Starkville-Oktibbeha Consolidated School District Chief Financial Officer Tammie McGarr, left, presents a draft of the 2020-21 school year budget to Board of Trustees assistant secretary Wesley Gordon, secretary Jamila Taylor, vice president Sumner Davis and president Debra Prince at a special-call meeting Monday. Budget cuts from the state due to the COVID-19 pandemic will likely be lower than previously anticipated, McGarr said. Photo by: Tess Vrbin/Dispatch Staff
June 30, 2020 10:46:11 AM
The Starkville-Oktibbeha Consolidated School District might get significantly more funding from the state than administrators previously thought, they said at a special-call meeting and budget work session Monday.
The education appropriations bill approved in conference Monday morning in the state House of Representatives would cut last year's Mississippi Adequate Education Program funding amounts by 1.6 percent statewide if it passes the Senate, which SOCSD board vice president Sumner Davis said will most likely happen.
Davis said the House bill "dramatically changes" the district's plans for its 2020-21 budget, originally expected to face more serious cuts due to the COVID-19 coronavirus pandemic, and Superintendent Eddie Peasant called it "great news."
The total MAEP funding allocation for SOCSD will be determined partly by average daily attendance, which dropped by 61.37 students last school year, Chief Financial Officer Tammie McGarr said at the board's regular meeting earlier this month. However, she said the district should receive more funds than she projected in the draft budget the board discussed Monday, based on an appropriation 5.9 percent lower than last year's, or a loss of $1,345,000.
McGarr had been prepared for the "worst-case scenario" of receiving 20 percent less funding than last year and said she drafted a budget earlier this month based on that estimate but did not present it to the board Monday.
McGarr noted a few purchases that the district might not need, such as some new buses and heating and air conditioning units, in order to save money. She also said she hopes the Coronavirus Aid, Relief, and Economic Security Act (CARES Act), the federal COVID-19 relief package, would cover the cost of replacing some electronics.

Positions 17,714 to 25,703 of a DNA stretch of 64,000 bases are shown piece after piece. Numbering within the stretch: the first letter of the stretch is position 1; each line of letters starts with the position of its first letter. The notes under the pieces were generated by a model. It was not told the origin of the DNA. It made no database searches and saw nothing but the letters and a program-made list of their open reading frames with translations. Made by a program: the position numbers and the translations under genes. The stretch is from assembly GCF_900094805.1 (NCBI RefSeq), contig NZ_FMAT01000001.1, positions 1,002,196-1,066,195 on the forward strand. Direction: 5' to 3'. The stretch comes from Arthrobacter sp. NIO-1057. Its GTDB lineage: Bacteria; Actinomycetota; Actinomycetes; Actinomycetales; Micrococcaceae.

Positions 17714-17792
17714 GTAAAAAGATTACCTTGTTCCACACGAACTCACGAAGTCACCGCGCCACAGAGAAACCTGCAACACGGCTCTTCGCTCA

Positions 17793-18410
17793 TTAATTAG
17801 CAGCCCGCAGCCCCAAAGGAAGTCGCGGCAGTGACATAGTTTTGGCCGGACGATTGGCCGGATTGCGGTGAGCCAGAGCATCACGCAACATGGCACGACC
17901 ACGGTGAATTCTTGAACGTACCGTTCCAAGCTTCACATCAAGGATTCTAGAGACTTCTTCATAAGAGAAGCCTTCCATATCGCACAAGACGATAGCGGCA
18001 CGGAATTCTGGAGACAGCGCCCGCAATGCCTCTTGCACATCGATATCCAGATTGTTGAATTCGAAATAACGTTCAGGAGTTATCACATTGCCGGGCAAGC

The district was "able to move things around" and eliminate two sixth-grade teaching positions, which saves about $125,000, but the administration tries to avoid job cuts whenever possible, McGarr said.
"The majority of our budget is personnel, so we were trying to look at every area we could look at so we would not have to look at cutting people," she said.
Several budget increases will come from the addition of the Partnership School, the new campus for grades 6-7 located at Mississippi State University, including roughly $257,000 for utilities and roughly $50,000 in property and liability insurance.
The budget also allows for increased purchases of textbooks and other instructional materials, even though SOCSD has yet to decide if classes will be held in person and to what extent due to the pandemic, McGarr said.
"(It's) still up in the air what school is going to look like and what we're going to need, so we wanted to make sure we included funds to cover anything we could possibly need," she said.
McGarr said at the previous meeting that the district also plans to spend an additional $728,000 on teacher pay increases, planned on the district's pay scale, and expects a $200,000 insurance increase during the 2020-21 school year.
However, she predicted a decrease in overtime pay and said leftover funds from last school year will add to the fund balance for the next one. Last year's fund balance totaled about $12.2 million.
The board will hold the required public hearing for the budget at its next meeting on July 21 and then approve the budget at its Aug. 11 meeting.
The Legislature's debate over the state flag, which culminated in a bipartisan vote over the weekend to remove the Confederate battle emblem, delayed other decisions, including final education funding amounts, SOCSD spokeswoman Nicole Thomas said.
Peasant said the district will subsequently remove the current flag from its buildings.
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